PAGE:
Even good, beautiful, inspiring life events come with disappointments.
In life, you may have entered into an event with an open mind and heart, with firm resolutions and a dedicated will, entrusting all your intentions to your good God.
A marriage or relationship.
The Church Community or Church ministry.
A job or career path.
The excitement and potentials flood your mind – there’s a sort of “honeymoon period” and then reality hits.
We find that not all is a bed of roses.
We aren’t as strong as we thought we were.
We get hurt,
we get disappointed.
I will share some of my life disappointments,
how God reached out to me amidst the pit of my disappointments,
and hopefully shed light on how to virtuously move forward with disappointments,
First, What is Disappointment?
A disappointment is a “sadness or displeasure
caused by a
of one’s hopes and expectations.”
(as defined by google)
If we want to delve into some saintly wisdom,
St. Thomas Aquinas teaches us that, and I’m paraphrasing a bit here,
when we are “pleased” our appetite has a “good” that “suits” us.
When we are “displeased” (he uses the word “sorrow”), our appetite has not been given that good that “suits” us or, I’ll add, that we expected.
(If I’ve totally lost you: Read for yourself in the Summa Theologica I-II 23:4)
A Major Disappointment
I discerned out of missionary religious life after 7 years of what I thought would be a forever path of serving others in a unique capacity.
Yes, I was a religious sister under temporary vows.
Nuns are the proper terms for contemplatives. Sisters are more ‘active’.
Entering into something that’s even GOOD can come with disappointments.
For me, entering into this life presented many goods, even sufferings, that outweighed the potential risks.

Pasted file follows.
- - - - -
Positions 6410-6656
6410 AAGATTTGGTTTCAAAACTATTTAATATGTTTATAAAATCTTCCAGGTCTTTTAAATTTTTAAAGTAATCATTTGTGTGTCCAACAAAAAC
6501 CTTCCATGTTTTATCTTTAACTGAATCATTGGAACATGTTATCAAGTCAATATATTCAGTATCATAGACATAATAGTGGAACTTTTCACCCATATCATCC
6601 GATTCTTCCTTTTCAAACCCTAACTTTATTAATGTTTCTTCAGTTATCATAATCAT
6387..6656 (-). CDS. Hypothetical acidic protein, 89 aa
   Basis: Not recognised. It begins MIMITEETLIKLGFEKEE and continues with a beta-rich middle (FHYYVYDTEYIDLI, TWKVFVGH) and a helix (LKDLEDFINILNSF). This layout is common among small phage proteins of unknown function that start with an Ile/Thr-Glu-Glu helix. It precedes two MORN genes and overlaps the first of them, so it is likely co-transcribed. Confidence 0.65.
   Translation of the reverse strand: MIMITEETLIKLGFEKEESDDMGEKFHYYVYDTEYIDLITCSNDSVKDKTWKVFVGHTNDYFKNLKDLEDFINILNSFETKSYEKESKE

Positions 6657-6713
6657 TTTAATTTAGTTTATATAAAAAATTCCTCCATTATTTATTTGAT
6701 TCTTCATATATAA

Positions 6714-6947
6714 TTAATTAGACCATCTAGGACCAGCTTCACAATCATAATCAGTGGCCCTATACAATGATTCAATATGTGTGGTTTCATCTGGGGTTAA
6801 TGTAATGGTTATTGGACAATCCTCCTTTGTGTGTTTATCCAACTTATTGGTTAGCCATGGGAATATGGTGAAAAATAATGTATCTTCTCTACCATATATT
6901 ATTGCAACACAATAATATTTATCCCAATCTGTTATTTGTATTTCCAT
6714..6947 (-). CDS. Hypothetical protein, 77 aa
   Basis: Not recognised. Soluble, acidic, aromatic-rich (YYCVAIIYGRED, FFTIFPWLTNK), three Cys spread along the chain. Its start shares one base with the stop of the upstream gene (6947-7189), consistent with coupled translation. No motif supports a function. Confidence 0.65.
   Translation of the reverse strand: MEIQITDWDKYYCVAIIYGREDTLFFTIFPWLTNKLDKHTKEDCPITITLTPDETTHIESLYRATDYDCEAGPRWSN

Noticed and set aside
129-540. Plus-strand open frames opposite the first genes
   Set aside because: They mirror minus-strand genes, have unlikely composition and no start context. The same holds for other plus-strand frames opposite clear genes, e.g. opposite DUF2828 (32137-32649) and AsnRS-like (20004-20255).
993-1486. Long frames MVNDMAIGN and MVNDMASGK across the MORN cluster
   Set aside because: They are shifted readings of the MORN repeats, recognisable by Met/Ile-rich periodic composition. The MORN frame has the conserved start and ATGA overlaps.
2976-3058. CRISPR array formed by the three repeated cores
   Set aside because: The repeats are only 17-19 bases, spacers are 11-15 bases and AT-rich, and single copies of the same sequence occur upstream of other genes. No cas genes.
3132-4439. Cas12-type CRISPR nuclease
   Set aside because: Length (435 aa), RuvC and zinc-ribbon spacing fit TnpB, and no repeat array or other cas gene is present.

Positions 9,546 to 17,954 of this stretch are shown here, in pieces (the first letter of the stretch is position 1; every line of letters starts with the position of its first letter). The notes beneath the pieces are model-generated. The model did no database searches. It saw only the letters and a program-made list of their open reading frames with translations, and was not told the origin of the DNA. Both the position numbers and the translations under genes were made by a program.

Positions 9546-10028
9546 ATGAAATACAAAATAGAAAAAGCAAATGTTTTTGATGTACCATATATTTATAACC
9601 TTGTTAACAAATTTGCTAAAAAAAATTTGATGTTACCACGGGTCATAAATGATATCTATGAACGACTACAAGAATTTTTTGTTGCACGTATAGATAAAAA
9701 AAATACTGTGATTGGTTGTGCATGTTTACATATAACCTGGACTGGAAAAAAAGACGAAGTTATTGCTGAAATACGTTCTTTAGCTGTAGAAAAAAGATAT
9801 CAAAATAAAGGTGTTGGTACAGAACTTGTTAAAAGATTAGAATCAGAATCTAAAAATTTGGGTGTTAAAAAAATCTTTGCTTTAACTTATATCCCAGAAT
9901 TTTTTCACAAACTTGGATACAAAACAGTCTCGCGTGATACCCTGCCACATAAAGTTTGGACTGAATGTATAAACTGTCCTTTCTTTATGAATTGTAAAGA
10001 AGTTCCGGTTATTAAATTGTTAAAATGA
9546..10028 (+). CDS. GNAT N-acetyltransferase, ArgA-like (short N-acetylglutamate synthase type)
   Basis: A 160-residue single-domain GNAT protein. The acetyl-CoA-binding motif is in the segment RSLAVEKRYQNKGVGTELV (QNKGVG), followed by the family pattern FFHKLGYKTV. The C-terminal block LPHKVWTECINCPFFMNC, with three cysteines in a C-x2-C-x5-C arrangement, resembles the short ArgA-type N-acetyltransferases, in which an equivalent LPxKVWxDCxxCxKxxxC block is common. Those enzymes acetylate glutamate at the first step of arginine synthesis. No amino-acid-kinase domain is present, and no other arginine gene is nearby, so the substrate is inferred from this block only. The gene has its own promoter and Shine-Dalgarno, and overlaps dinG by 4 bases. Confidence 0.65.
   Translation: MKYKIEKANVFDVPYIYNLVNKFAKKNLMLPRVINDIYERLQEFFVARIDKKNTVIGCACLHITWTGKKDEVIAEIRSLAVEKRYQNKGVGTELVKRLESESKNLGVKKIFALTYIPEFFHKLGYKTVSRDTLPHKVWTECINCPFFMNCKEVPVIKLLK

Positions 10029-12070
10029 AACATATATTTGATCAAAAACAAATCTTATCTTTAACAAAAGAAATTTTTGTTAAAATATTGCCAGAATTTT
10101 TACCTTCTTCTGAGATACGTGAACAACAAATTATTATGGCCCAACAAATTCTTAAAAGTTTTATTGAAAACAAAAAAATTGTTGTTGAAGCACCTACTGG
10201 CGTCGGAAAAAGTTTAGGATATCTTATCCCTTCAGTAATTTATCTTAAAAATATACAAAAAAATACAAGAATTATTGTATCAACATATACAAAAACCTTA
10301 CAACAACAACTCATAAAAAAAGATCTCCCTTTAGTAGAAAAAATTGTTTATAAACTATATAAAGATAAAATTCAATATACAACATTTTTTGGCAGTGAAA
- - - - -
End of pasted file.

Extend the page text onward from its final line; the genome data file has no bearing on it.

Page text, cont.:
To be honest, it still does, but it took a few years to get here.
I understood what I was sacrificing, maybe not completely what could have happened, but by golly, I only have one life to live and I do not want to be haunted with thinking ‘what if…’
At 21, I left it “all.”
Lived on the move in inner cities on the east and west coasts doing community outreach and sacramental preparations in mostly struggling parishes in pretty rough neighborhoods.
By God’s grace, I experienced somewhat of what it was like to be the minority in many situations living outside my culture and cultural norms.
I learned what it was like not having all the resources you want and need at your beck and call.
Oh I learned oh.so.much.
I am thankful for everything – crosses included- and love many of the sisters dearly.
There were ‘disappointments’ or unfulfilled hopes and expectations as there are in every family.
Every life journey.
There is no perfect family neither a perfect religious family.
Saints are sinners who kept trying.
Everyone has their ‘junk’ and those details are not the point of this article.
After I came home, there was quite a bit of ‘finding myself’ – which can happen after ANY disappointment or loss.
Finding the next step,
the reason behind it all,
what could have happened differently can become
Why, Lord, Why?
Dealing With Disappointment